By Ezlyh Gutierrez
Writer, artist and musician; Japanese Breakfast’s Michelle Zauner began her creative journey in the city of Eugene, Oregon after visiting a café at fifteen years old and watching a couple of older kids play a solo performance
“I knew, like, three guitar chords,” Zauner said. “[It was] back when anti-folk was really popular. I went home and I was like, ‘I can do this’ and wrote one of those talky-singy songs about my best friend, Nicole.”
As an artist who studied creative writing throughout college and is inspired by short-fictions, Zauner writes charming and alluring pieces of expression throughout her new record, Psychopomp, that consists of compelling and absorbing messages when looked under a magnifying glass.
Zauner writes for herself. She writes about things she finds interesting and wants to explore, to navigate her own emotions and try to understand them and how they affect her perception as she tries to make since of the world. Our conversation took place in the back patio of Austin’s very own Barracuda. On that sunny day with a light breeze, filled with the faint scent of food trucks and city dwelling, we spoke about her journey as an artist and the support system that has always been there since the beginning.
“My husband is the biggest support system for me,” Zauner said. “I kind of gave up on myself in a lot of ways after my mom past away, the record is largely about that experience. I had decided to move to New York and pursue a career in, like, advertising, business or sales. Anything that wasn’t creative. I had felt like I had tried to pursue music enough, and it never went anywhere… I struggled with how uncreative the job was and my husband was a huge support system who always believe that [music] was what I was suppose to be doing… And then when the record did really well, it was like of like, ‘oh, you’re this person that believed in me all along.'”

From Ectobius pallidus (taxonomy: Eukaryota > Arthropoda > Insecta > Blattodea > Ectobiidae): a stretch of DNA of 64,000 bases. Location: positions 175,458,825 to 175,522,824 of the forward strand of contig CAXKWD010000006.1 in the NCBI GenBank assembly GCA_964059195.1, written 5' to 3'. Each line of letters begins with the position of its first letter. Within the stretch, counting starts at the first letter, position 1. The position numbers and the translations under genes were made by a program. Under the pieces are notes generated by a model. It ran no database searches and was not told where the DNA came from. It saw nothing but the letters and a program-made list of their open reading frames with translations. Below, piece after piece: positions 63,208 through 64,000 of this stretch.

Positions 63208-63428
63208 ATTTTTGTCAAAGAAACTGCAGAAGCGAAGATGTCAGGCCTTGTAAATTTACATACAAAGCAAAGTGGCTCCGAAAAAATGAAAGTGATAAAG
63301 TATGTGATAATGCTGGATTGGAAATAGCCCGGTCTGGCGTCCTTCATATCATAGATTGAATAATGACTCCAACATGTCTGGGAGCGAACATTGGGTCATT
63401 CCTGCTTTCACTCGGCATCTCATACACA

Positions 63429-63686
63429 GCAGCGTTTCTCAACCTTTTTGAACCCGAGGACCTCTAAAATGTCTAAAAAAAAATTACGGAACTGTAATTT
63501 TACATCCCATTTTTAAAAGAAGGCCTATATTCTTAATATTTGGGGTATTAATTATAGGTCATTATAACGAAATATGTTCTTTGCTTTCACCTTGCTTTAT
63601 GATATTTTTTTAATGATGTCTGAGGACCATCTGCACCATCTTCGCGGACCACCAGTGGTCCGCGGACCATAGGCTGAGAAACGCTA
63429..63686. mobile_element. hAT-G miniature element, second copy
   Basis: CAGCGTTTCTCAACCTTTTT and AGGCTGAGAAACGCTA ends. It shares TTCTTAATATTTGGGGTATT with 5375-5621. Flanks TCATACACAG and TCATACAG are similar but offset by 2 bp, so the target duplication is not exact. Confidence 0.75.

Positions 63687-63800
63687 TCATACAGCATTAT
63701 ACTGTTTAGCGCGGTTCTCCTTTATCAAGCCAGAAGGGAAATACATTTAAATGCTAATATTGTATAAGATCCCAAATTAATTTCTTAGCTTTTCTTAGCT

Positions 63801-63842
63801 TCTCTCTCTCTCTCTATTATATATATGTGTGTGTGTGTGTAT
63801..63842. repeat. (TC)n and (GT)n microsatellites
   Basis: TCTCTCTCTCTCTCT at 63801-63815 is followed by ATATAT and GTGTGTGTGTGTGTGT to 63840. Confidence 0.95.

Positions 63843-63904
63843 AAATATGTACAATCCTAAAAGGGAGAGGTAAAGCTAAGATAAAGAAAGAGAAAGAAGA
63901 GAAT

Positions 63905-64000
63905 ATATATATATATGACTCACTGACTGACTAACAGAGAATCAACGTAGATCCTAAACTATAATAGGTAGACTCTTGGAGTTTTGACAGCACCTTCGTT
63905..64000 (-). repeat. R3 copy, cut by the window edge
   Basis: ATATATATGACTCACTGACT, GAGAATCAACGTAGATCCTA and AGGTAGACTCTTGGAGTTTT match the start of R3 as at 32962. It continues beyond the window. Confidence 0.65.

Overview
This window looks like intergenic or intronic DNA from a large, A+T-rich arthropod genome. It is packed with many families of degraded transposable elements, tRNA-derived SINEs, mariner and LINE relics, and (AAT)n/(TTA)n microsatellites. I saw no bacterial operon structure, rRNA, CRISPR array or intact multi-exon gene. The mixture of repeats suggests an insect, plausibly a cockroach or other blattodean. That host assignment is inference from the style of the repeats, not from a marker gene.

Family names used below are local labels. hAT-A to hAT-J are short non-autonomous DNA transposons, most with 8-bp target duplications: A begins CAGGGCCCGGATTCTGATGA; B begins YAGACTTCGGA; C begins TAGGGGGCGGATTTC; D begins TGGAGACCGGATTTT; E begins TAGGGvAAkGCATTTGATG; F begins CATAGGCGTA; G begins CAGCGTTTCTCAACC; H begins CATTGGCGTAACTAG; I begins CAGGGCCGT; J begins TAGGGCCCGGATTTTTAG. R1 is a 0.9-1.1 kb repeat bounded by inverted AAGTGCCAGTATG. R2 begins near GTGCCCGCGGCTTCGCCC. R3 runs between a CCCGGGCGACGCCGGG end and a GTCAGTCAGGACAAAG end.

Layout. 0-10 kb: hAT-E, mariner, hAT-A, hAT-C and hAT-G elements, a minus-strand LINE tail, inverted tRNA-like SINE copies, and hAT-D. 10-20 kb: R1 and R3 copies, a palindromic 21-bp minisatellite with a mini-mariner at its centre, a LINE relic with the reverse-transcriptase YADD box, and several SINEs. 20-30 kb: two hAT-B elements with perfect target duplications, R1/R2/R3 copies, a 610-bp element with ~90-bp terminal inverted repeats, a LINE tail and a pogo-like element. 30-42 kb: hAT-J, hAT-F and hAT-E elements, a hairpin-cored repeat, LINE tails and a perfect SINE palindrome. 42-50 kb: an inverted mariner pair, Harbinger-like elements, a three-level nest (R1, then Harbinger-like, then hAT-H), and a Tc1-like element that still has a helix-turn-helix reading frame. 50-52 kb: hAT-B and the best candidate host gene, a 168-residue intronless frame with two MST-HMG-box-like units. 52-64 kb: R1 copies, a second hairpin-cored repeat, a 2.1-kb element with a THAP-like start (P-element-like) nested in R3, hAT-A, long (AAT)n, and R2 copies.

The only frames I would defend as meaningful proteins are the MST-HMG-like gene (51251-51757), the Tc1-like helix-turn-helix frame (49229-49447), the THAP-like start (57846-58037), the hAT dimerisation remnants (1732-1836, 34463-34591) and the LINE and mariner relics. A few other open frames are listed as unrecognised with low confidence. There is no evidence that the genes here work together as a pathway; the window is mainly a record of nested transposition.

Growing up as an only child on five acres of property in the beautiful and majestic woods of the pacific northwest, Zauner had a lonely upbringing and childhood that she believes to be the reason for her creativity.
“I got use to having to entertain myself a lot,” Zauner said.
Today, Zauner is touring the country as she enjoys sci-fi shows and movies, along with playing farming games and Zelda on her DS. Fun loving and full of passion for her music, Zauner has also experience the intangible feeling of losing a loved one to cancer. Wanting to make something productive and creative out of any painful experience, Zauner made the intuitive decision to memorialize her mother in her art. I asked about the recording heard in the song “Psychopomp”.
“I had this recording of a phone conversation that we had right before we were going over to [Korea]. I was breaking down and she was kind of consoling me. I knew that I wanted to have a voice recording of her on there. That’s her on the cover, that’s her voice and a lot of the songs are about her… She is telling me in Korean, “It’s okay.'”
Outside of Japanese Breakfast, Michelle Zauner likes to travel, eat good food, cook, play chess and is currently taking lessons from a Skype tutor on how to speak Korean. Understanding the language and knowing how to read and write it, Zauner opted to take the lessons instead of therapy, feeling that it was more fulfilling for her. The Psychopomp record is an enticing, unique and emotional piece of work that will have you sawing to the beat as Zauner’s lyrics leave you bewildered and breathless.